The March resurgence in home starts, said Seiders, indicates that “it was indeed harsh winter weather that was largely to blame for the big decline in February,” and not an erosion of consumer confidence in housing or deteriorating market fundamentals. Worries over impending war in Iraq and a possible terrorist backlash also were negative factors for housing in February.
“The strength of March’s housing numbers suggests that very low interest rates have really helped and that we have excellent momentum going into the second quarter,” he said. Noting that “falling mortgage interest rates have been holding the housing affordability equation together,” Seiders said he expects “a long-term interest rise only gradually over the balance of the year, by about a half a percentage point, as the economy improves in the wake of success in the war effort. The Federal Reserve is likely to hold monetary policy steady until late in the year before gradually raising short-term rates.”
While the seasonally adjusted annual rate of housing permits dropped 7% in March, Seiders said that the decline was concentrated in the multifamily sector following a surge in those permits the month before. Single-family permits were down by 1%.
Regionally, housing starts climbed 9.8% to a rate of 157,000 in the Northeast; 25.4% to 355,000 units in the Midwest; and 9.4% to 827,000 units in the South. Starts registered a 4.5% decline in the West, to an annual rate of 441,000, but still remained above the pace a year earlier.
Market Expectations of Builders Climb in April
A survey of home builders in early April indicates that the industry seems to be regaining a surer footing following a couple of unsettled months when consumers were worried over war and the economy and found themselves having to dig out of unusually heavy snowfalls.
NAHB’s Housing Market Index (HMI), a monthly gauge of builder sentiment, remained unchanged in April at a level of 52.
But a key component of the index asking builders to make a prognosis for their market over the next six months rose an impressive six points, to a score of 62.
The component gauging current home sales slipped one point to 58 in early April, and the component measuring the traffic of prospective home buyers remained unchanged from a March reading of 35.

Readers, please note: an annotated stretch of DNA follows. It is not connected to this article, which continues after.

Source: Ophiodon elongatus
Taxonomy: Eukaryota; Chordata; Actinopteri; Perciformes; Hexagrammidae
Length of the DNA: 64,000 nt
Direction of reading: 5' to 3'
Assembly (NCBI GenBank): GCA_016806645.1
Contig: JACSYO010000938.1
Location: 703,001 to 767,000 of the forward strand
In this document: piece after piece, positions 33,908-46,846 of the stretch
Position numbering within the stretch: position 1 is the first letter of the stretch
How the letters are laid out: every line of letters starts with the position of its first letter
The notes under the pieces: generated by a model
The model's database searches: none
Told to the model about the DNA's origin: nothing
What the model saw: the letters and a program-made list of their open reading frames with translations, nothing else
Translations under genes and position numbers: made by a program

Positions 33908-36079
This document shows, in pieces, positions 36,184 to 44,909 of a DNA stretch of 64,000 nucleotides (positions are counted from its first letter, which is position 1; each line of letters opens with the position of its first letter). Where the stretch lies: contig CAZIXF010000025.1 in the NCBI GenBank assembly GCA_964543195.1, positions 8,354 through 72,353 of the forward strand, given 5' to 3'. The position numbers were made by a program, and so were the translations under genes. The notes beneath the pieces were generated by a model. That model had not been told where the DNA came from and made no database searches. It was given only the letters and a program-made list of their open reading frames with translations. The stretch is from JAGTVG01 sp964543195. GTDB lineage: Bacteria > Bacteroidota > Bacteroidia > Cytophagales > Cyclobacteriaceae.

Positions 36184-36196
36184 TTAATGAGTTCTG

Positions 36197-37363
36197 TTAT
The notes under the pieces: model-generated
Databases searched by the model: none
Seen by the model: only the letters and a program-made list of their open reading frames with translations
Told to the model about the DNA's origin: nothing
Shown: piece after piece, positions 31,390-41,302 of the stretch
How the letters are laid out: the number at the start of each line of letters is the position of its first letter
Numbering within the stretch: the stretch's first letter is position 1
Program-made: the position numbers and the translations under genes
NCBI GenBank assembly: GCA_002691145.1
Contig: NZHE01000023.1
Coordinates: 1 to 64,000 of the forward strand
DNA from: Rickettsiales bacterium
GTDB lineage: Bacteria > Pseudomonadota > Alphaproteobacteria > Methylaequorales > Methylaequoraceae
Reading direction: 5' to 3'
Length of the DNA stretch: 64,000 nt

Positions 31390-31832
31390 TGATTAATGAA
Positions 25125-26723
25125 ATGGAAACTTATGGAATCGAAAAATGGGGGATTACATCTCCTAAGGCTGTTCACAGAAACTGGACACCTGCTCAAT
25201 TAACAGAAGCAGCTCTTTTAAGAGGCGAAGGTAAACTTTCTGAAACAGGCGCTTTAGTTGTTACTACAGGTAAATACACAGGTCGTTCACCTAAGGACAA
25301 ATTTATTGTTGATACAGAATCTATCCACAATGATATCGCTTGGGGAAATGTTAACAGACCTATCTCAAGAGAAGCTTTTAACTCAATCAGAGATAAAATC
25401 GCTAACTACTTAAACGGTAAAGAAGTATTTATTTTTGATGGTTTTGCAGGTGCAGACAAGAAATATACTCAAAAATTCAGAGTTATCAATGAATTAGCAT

Home builders surveyed for the HMI are asked to rate current sales of single-family homes and sales expectations for the coming six months as “good,” “fair” or “poor.” They are also asked to rate traffic of prospective buyers as “high to very high,” “average” or “low to very low.”
Any number over 50 indicates that more builders view sales conditions as good than poor.
House Approves Legislation to Aid Small Businesses
By an overwhelming vote of 417-to-4, the House on April 8 passed H.R. 205, the “National Small Business Regulatory Assistance Act of 2003.” Introduced in early January by Rep. John Sweeney (R-NY), H.R. 205 would authorize free, confidential services to help small businesses comply with state and federal regulations.
Under the legislation, the Small Business Administration would be required to enter into agreements with participating Small Business Development Centers to provide the services to small companies.
Supporters of the legislation noted that many small businesses pay a bigger share of their income to comply with regulations than large firms, and that they are often concerned about asking for advice because they fear it will trigger an enforcement action.
The bill would alleviate those concerns. It would also require the SBA to submit periodic reports on the number of small businesses it has assisted, as well as a list of regulations that the agency feels are too onerous for small businesses.
The legislation has been sent to the Senate for consideration.
To view the House bill, click here, and type in H.R. 205 in the upper left hand corner.
Affordable Housing Funds Under Attack in Florida
Home builders in Florida are hoping to stop proposals in the state legislature to divert money earmarked for affordable housing programs into a general revenue fund, reports Michael Bonts, communications director for the Northeast Florida Builders Association.
Since 1992, home builders have contributed documentary stamp fees into Affordable Housing Trust Funds that have helped more than 135,000 working families buy or rent affordable housing. The money is disbursed by the state to both state and local housing programs, and is leveraged by local governments.
The non-profit Florida Housing Coalition estimates that housing programs in Southwest Florida communities would take big hits under the various budget proposals being considered for the next fiscal year. The coalition says State Housing Initiative Partnership funds — which are used to help low-income people repair their homes or buy new ones — could be trimmed by $590,000 in Charlotte, $1.1 million in Manatee and $1.4 million in Sarasota.
The Florida Home Builders Association and local associations have joined the battle to preserve the housing trust funds during a tight budget year. According to the Florida Housing Coalition, every $1 million of state money spent on housing programs generates more than $8 million in economic activity and more than 160 jobs.
“At a time when state and national leaders are looking for ways to stimulate the economy, it’s shortsighted to slash a program that not only helps its target audience but benefits Florida’s bottom line,” said Northeast Florida BA Association President Denise Wallace.
Workers' Comp Costs Going Haywire Again in Florida